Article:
Australia’s Port Dispute Shows A Labor System Full Of Holes
With a settlement not really any closer, the Svitzer dispute demonstrates the failure of the Fair Work Act to provide a safety valve to resolve intractable labor disputes in Australia....
By Arne Delfs and Birgit Jennen (Bloomberg) —
German Chancellor Olaf Scholz denied reports that he has already reached a decision over the disputed sale of a stake in a Hamburg container terminal to China’s state-owned shipping conglomerate Cosco Shipping Holdings Co.
“Nothing has been decided yet, and many questions still need to be addressed,” Scholz told reporters in Brussels on Friday about the possible deal. He made clear that the Chinese state company didn’t intend to buy the whole Hamburg port, but only a minority stake in one of Hamburg’s four container terminals.
The chancellor so far hasn’t put the deal up for discussion in the cabinet and reports that Scholz is leaning toward giving a green light for the deal has provoked a dispute within his coalition, a person familiar with the matter said on the condition of anonymity. The next cabinet session will be on Wednesday, which would be the last opportunity to do so before the deal gets approved.
According to Germany’s trade law, the government needs to voice opposition to any planned foreign invest deal within four months after its announcement. Failure to do so results in approval, and the deadline for the Cosco deal is next week.
German Economy Minister Robert Habeck opposes the planned purchase — together with his colleagues from the ministries of foreign affairs, finance, defense and interior — arguing that the Hamburg port is part of the country’s critical infrastructure. Habeck is currently lobbying for an extension of this deadline in order to enable a discussion within government, the person said.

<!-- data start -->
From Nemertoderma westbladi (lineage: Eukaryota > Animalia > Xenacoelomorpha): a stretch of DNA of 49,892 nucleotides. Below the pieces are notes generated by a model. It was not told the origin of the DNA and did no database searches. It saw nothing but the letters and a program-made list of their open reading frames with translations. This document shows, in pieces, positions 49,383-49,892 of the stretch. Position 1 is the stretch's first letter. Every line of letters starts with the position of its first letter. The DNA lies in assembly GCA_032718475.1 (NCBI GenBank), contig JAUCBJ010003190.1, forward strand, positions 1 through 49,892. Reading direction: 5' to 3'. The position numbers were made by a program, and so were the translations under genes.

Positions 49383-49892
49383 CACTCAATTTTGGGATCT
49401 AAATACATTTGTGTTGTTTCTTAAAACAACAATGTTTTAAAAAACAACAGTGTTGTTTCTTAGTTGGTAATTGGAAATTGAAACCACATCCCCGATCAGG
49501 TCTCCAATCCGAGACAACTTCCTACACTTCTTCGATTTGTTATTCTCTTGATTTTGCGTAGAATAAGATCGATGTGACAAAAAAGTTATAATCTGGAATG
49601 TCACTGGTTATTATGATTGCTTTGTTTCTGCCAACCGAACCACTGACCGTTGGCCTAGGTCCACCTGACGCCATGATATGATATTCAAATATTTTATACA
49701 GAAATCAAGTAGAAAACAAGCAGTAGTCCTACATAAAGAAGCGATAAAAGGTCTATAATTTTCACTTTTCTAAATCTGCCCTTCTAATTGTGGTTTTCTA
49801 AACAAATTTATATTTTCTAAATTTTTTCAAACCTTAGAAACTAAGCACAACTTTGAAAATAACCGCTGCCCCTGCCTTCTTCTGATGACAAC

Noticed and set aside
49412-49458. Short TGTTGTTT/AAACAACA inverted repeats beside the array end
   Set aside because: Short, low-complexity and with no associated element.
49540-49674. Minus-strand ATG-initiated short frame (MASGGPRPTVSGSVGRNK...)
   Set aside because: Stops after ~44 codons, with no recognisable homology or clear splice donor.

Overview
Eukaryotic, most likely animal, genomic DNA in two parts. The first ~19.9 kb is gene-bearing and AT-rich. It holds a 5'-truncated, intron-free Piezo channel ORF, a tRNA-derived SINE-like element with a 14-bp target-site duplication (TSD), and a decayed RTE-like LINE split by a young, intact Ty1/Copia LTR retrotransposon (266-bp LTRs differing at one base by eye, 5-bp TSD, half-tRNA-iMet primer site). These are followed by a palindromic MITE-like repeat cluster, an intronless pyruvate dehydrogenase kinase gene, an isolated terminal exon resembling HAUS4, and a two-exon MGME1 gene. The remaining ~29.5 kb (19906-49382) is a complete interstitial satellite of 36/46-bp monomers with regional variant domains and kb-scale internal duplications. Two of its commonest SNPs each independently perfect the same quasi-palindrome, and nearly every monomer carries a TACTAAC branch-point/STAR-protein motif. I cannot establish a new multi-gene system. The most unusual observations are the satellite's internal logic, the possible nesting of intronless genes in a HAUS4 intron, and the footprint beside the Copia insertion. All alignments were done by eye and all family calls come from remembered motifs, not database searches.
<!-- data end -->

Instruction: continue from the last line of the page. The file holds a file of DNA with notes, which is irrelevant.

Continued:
Habeck didn’t want to comment directly on the matter on Friday, but pointed to the danger of getting too dependent on a country like China.
“We have learned that dependencies from countries which then might use their own interests in order to blackmail us are no longer just an abstract phenomenon,” he said in Hamburg with regard to Germany’s reliance on Russian gas imports. “We shouldn’t repeat these mistakes.”
Scholz, who was Mayor of Hamburg from 2011 to 2018, still has close ties to the SPD-led government of the port city. He is planning to visit China on Nov. 4, according to people familiar with his plans. The German government hasn’t confirmed the travel.
In a recent dispute over the extension of nuclear power in Germany, Scholz used his authority as chancellor to push through an extension until April against Habeck’s will.
–With assistance from Michael Nienaber.
© 2022 Bloomberg L.P.
Join the 86,823 members that receive our newsletter.
Have a news tip? Let us know.